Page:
Neil Bluhm, chairman of SugarHouse Casino, said a $100 million loss in revenue from a second casino in Philadelphia would put the Fishtown property under significant financial distress.

That would wipe out 75 percent of SugarHouse's cash operating earnings, a key measure for lenders.

"Anything near the numbers that the proponents have used would result in our property not being worth its debt," Bluhm said.

Cannibalization would like have an even harsher effect on Harrah's Philadelphia, Bluhm said.

However, pressed by commissioner David Woods for a SugarHouse estimate of how much business it would lose to a second casino, Bluhm and his expert witness, Steve Rittvo, chairman of Innovation Group, said they did not have an estimate.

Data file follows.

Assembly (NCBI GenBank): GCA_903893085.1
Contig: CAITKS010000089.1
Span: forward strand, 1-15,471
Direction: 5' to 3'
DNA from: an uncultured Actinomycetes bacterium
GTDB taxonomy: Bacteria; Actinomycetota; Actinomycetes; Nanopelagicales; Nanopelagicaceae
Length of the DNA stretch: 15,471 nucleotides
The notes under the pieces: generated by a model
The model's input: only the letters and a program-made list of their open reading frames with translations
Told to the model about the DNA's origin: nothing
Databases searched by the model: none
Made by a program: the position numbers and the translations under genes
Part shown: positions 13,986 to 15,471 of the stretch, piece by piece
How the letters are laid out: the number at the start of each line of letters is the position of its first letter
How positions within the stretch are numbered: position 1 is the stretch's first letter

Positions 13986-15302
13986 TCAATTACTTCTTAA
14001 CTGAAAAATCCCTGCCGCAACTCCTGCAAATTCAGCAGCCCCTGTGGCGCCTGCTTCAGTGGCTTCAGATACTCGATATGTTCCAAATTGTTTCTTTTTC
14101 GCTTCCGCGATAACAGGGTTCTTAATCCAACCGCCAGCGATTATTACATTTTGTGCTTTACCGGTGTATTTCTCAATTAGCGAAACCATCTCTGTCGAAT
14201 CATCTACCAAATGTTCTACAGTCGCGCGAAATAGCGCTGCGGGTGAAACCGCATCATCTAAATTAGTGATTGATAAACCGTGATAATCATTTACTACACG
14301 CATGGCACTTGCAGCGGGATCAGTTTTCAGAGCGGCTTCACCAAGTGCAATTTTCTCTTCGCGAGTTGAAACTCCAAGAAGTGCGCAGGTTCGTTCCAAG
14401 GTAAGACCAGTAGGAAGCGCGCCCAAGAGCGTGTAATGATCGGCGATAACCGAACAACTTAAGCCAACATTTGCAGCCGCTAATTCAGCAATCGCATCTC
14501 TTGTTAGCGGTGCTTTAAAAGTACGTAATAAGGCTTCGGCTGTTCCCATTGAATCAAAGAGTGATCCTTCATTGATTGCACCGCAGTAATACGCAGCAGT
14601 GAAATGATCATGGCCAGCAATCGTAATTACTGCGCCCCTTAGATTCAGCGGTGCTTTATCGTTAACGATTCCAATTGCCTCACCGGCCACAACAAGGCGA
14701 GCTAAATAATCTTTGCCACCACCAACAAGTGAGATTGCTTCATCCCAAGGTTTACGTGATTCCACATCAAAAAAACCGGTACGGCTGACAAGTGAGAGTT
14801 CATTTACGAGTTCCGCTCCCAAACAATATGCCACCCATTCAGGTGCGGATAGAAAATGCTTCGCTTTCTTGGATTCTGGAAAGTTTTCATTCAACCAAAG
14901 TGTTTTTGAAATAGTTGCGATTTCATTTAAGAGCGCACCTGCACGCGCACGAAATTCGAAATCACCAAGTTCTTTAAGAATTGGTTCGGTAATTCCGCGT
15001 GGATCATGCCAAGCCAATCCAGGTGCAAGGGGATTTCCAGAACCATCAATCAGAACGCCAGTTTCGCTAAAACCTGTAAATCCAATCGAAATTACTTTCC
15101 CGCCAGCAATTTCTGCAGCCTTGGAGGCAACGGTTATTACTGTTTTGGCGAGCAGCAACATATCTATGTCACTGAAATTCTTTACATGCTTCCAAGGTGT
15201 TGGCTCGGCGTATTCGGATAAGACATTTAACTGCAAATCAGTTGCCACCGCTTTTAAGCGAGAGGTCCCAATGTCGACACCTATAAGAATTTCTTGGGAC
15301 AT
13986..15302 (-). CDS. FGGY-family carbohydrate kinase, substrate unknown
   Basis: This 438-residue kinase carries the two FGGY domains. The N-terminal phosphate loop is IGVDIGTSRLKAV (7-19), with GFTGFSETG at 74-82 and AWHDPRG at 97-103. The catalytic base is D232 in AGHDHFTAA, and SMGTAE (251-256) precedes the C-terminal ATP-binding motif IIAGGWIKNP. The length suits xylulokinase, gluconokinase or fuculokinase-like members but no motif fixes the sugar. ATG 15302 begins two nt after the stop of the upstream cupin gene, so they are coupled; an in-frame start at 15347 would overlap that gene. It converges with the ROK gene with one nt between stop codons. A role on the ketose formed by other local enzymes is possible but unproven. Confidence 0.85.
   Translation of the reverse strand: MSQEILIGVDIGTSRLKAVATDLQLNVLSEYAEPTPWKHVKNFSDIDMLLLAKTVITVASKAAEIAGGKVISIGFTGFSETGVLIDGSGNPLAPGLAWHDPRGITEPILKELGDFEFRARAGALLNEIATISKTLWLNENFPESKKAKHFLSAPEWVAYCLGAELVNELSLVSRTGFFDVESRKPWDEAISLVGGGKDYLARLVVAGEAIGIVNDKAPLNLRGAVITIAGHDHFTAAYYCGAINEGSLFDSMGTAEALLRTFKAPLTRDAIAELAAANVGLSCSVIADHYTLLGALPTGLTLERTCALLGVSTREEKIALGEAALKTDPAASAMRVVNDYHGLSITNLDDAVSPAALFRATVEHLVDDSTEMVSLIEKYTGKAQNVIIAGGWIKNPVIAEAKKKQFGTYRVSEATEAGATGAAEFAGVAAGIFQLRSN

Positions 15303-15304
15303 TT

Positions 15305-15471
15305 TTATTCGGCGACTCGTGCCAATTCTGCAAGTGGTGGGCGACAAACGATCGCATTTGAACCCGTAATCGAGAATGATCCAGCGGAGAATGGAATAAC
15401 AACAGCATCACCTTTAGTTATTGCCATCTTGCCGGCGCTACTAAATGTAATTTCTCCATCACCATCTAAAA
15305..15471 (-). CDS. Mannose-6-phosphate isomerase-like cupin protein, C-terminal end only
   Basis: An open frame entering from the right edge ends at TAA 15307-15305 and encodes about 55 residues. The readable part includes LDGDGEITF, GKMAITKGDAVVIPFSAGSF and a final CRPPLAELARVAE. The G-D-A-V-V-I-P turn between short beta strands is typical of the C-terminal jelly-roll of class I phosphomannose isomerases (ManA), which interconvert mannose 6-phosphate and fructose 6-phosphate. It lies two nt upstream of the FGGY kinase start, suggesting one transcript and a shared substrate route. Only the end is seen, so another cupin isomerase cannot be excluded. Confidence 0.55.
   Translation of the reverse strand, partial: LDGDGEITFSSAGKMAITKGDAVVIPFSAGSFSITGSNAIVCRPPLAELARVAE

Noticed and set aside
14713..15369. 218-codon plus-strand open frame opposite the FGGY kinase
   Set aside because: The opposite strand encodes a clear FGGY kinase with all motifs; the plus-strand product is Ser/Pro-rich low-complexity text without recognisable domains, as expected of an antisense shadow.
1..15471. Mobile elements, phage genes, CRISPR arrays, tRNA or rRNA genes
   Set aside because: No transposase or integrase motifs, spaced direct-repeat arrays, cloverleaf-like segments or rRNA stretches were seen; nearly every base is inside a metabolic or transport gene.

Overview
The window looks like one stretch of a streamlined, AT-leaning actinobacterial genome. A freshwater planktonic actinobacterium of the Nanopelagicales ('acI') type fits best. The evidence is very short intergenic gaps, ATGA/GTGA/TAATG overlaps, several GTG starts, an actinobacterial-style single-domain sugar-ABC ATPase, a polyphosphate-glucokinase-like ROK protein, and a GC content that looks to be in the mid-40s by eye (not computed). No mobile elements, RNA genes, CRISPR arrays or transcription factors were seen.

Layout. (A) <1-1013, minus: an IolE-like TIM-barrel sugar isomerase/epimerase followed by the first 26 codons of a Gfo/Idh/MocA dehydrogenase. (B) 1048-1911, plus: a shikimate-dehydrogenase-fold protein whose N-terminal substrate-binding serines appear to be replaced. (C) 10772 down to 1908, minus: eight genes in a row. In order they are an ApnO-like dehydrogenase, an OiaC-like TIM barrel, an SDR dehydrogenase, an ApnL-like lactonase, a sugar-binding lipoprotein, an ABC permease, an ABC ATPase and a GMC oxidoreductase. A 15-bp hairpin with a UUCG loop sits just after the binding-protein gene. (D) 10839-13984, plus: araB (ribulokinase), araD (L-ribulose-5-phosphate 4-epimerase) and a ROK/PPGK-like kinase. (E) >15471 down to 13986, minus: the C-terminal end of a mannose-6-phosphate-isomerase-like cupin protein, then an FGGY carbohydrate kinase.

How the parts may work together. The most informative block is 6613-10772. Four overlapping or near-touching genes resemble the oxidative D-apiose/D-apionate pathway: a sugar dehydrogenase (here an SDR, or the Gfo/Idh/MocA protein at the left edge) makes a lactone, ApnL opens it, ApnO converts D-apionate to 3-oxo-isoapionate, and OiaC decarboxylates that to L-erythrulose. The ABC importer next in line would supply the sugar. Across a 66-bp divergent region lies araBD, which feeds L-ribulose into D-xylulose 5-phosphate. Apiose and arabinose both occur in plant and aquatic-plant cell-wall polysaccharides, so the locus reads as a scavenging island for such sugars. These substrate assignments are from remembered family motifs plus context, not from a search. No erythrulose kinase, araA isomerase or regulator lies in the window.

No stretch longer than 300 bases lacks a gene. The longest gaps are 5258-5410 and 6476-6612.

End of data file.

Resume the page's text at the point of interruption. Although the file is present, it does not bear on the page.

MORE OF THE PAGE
"We really don't know," Bluhm said. "We know there's going to be serious cannibalization."

Another commission Keith R. McCall asked how the gaming board members could ignore the willingness of the five applicants to invest money in a second casino.

"We sat here for three days listening to experts, experts who are going to put up millions and millions of dollars. How do we respond to them?" McCall asked. "All of what you have said makes perfect sense to me and probably all us up here. It makes perfect sense."

Bluhm said that most of the applicants are relying mostly on money raised by investment banks.

However, the backers of Live! Philadelphia, for example, are using their own money.